Poorly-chosen names can mislead the reader and cause bugs. It is important to use descriptive names that match the semantics and role of the underlying entities, within reason. Are you removing elements (shifting elements forward with unspecified elements in the removal area)? Are you erasing elements (removing elements the destructing the unspecified elements)?

auto remove_duplicates(std::string& str) {
  return std::remove_if(str.begin(), str.end(), predicate);
}

std::string& erase_duplicates(std::string& str) {
  str.erase(remove_duplicates(str), str.end());
  return str;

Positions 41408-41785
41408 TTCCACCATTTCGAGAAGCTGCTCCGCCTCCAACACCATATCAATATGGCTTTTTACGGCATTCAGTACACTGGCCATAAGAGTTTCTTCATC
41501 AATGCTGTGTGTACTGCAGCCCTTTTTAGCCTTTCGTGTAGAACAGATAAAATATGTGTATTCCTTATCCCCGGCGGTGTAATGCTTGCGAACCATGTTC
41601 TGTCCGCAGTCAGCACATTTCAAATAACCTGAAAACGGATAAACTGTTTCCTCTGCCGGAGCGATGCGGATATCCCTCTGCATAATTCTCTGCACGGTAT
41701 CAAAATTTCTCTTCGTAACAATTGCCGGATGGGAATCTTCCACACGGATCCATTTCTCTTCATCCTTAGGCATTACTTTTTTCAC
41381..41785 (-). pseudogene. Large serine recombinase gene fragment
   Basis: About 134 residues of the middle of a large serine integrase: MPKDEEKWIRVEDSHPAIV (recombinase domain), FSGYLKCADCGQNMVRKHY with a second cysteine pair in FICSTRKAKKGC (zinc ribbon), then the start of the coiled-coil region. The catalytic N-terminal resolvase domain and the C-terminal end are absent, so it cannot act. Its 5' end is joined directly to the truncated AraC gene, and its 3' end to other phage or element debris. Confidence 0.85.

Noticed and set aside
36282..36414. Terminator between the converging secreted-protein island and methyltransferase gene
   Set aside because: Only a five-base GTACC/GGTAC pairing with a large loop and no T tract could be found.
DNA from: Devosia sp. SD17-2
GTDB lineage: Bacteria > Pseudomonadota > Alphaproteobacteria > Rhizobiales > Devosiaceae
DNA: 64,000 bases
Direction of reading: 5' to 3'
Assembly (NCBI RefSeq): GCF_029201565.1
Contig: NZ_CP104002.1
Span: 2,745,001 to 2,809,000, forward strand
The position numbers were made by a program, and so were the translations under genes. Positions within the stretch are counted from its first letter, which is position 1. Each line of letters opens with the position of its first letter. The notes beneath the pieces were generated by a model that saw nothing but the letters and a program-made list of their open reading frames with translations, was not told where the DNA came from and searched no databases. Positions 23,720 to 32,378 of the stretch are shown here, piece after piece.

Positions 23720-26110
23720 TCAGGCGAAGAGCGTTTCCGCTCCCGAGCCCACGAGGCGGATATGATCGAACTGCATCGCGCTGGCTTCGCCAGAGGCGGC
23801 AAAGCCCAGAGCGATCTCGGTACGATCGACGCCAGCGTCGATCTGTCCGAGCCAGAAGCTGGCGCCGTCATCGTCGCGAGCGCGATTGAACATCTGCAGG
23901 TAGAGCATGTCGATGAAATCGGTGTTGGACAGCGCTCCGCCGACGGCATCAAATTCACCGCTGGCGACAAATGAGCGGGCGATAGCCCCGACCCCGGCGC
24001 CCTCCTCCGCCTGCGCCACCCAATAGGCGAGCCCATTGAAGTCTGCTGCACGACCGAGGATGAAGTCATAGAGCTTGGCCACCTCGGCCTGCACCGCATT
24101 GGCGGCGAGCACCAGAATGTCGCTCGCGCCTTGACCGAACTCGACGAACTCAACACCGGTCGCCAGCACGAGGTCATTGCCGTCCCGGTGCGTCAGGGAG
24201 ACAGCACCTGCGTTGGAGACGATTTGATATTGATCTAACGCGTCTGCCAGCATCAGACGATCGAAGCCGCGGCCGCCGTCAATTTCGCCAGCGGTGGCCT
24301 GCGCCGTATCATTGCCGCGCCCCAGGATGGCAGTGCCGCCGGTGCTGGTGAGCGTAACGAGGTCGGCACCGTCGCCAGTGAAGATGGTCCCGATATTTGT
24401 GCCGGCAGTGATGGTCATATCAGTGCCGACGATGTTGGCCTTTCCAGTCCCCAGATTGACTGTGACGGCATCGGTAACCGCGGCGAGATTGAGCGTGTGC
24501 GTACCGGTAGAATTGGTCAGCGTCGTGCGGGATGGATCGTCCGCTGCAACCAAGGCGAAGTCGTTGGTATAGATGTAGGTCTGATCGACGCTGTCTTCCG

}

As for the predicate, others have suggested using an array lookup scheme, but that violates the "no additional buffer" requirement of the problem. Another way is to keep track of the area that has already been processed as deduplicated (similar to insertion sort working with its processed range).

auto remove_duplicates(std::string& str) {
  auto deduplicated_end = str.begin();
  auto is_duplicate = [&](char ch) {
    auto found = std::find(str.begin(), deduplicated_end, ch) != deduplicated_end;
    if (!found)
      ++deduplicated_end;
    return found;
  };
  return std::remove_if(str.begin(), str.end(), is_duplicate);
}
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protected by 200_success Aug 10 '18 at 21:23